Skip to main content
Open this photo in gallery:

The Canadian Press

Cooper Gallant has started something.

In 2022, the Bowmanville, Ont., native committed to fishing all nine Bassmaster Opens in the U.S. to qualify for the Elite Series, pro bass fishing’s top circuit. The move paid off as Gallant finished third in the Southern standings to punch his ticket.

This year, five Canadians – Jamie Bruce of Kenora, Ont., Paul Bouvier of Kingston, Ont., Ryan Clark of Whitby, Ont., Evan Kung of Pickering, Ont. and Danny McGarry of Newcastle, Ont. – are following Gallant’s lead. They’re fishing the nine Opens for one of nine ‘24 Elite Series spots.

Kung was the top Canadian in last week’s season opener on Alabama’s Lake Eufaula, finishing 99th in the 223-angler field. Bruce was 105th, followed by McGarry (150th), Clark (201st) and Bouvier (218th).

“There’s many good fishermen in Ontario and definitely people who’re capable of doing it,” Gallant said. “It will be super cool to see over the next few years who decides to put in the work and travel all of those miles to try and make it happen.”

Cory Johnston of Cavan, Ont., agrees. Johnston, his brother, Chris, of Peterborough, Ont., and Jeff Gustafson, of Kenora, are all in their fifth Elite Series campaign. Before that, they all fished professionally on the Fishing League Worldwide (FLW) circuit.

“I don’t think people down south realize how many good anglers we have or how diverse our fishery is,” Cory Johnston said. “They think all we do is go to the Great Lakes and catch smallmouth.

“They don’t understand we all grew up fishing largemouth.”

For the first time, four Canadians will compete in the US$1-million Bassmaster Classic, pro bass fishing’s premier event, March 24-26 on the Tennessee River. The Johnstons and Gustafson will make a fourth straight Classic appearance, while this will be Gallant’s first.

“For guys who’re really passionate about it like we are, I’m sure it’s pretty cool,” Gustafson said. “I guess we’ve proven you can do it and be competitive.

“I hope more Canadians can get in there.”

So does Chris Johnston.

“It’s great to see and I hope there’s 10 Canadians here in the next few years fishing [the Classic],” he said. “It’s nice we kind of paved the way and have showed people, ‘Hey, there’s a chance you can do it even if you’re not from the U.S.’

“There are many good anglers in Canada who have the talent to do it and are now kind of giving it a shot.”

Ninety-five of the Elite Series’ 104 anglers are American. In addition to the Canadians, the circuit features four Japanese competitors and Australian Carl Jocumsen.

But there’s more to being a pro than just competing. There’s repeated border crossings and hours of towing a 20-foot boat across the U.S. while also paying expenses (like gas, food, lodging and entry fees) in American currency.

Many anglers secure sponsors to help offset costs. But with that come a) added pressure to perform and b) participating in sponsor-driven activities.

“I was lucky, I got some help financially when I started or maybe I never would’ve even attempted it,” Gustafson said. “Either you save up so you can do it without that stress or you find good sponsorship but real money probably isn’t going to come from the fishing community until you sort of prove yourself.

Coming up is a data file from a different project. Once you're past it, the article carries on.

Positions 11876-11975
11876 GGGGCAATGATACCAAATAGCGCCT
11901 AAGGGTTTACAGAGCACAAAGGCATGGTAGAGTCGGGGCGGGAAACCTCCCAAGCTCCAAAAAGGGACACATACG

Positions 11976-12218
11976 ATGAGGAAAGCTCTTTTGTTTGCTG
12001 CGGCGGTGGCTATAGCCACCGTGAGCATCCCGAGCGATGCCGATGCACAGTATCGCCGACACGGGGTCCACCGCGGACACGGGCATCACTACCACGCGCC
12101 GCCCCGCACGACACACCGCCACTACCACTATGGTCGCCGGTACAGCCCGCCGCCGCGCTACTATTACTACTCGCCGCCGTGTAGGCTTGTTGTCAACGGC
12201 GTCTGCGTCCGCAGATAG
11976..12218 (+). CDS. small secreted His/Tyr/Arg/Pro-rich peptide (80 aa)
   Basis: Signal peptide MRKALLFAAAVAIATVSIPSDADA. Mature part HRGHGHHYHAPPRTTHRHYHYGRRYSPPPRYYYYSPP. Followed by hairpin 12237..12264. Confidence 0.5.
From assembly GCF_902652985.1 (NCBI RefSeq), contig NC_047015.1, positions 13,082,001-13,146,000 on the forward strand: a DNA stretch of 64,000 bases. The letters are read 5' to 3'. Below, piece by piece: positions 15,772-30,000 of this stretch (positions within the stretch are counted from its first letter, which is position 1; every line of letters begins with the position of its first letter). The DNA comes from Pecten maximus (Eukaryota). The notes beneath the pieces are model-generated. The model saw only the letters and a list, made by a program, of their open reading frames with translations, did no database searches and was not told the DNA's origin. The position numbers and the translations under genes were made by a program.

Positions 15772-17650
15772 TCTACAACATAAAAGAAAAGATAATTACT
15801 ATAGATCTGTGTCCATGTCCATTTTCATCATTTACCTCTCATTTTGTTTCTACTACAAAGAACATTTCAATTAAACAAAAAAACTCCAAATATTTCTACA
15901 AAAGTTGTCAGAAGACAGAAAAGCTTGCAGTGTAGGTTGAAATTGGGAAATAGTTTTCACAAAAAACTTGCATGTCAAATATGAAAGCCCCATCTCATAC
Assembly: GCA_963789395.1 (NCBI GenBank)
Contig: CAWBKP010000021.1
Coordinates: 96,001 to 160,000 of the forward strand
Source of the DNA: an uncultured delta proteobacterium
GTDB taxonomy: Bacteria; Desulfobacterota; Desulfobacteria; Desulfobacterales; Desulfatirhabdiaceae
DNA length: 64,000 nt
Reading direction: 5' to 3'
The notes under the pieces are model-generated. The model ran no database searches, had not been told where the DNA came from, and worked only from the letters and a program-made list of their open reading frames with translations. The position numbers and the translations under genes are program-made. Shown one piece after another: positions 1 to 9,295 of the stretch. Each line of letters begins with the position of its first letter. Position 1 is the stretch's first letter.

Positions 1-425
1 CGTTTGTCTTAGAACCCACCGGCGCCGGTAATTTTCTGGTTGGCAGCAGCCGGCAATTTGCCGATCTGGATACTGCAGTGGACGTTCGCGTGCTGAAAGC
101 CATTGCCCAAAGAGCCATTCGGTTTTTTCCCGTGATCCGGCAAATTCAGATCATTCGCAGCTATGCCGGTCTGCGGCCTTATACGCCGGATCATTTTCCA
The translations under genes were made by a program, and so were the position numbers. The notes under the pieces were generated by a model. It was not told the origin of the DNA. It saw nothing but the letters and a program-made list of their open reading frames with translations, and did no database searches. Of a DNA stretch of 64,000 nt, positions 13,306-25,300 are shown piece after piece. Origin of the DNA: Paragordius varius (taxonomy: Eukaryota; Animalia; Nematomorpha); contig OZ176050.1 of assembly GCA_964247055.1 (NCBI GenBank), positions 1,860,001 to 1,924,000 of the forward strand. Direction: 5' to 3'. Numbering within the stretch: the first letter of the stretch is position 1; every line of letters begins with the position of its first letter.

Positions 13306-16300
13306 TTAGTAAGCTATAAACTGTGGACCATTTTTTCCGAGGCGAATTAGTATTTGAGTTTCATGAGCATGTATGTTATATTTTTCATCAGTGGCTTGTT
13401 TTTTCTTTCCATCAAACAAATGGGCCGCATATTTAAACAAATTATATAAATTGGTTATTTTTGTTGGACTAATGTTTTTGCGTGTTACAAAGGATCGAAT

“I’ve seen many really talented anglers come and go who just didn’t have much financial support. They signed up and put the whole season on a credit card, then you have two or three bad events that create this huge hole of debt. Then the fun goes away, the pressure mounts and you’re not going to make good decisions and fish well. That’s probably the most challenging part.”

So, too, is keeping it fun when bites are scarce.

“It’s kind of a ruthless activity,” Gustafson said. “The highs can be very high and awesome but the lows are really low also.

“It’s fishing, and no matter how well you know a place or how confident you are, there’s going to be tough days and then there’ll be times when results are better than you expected. Either way, I try not to get too high or low because weather and other variables could be completely different the next day and you’ve got to be able to adjust and change things up.”

There’s also honing one’s craft. All four Canadian Elite Series competitors not only fish other events (before or after Elite Series schedule) but also on their own.

“I live on Lake of the Woods and fish there the most but when I go out, very seldom do I go where I know I can catch fish,” Gustafson said. “I’m always looking for new places and new ways to catch fish, that’s how you get better.

“When I come down here, we have a three-day prefish on many bodies of water you’ve never seen before or know much about so you’ve got to be pretty efficient on how to find fish and catch them.”

Gustafson said perseverance is key for young pro anglers.

“If you can survive the first few years, I think it probably does get easier, from both sponsorship and routine standpoints,” he said. “But just because you make it to the Elite Series, it’s very easy to get kicked out.

“Every year, 10 new guys come in and 10 guys sort of go. It’s based upon performance so you’ve got to maintain a pretty good level of consistency.”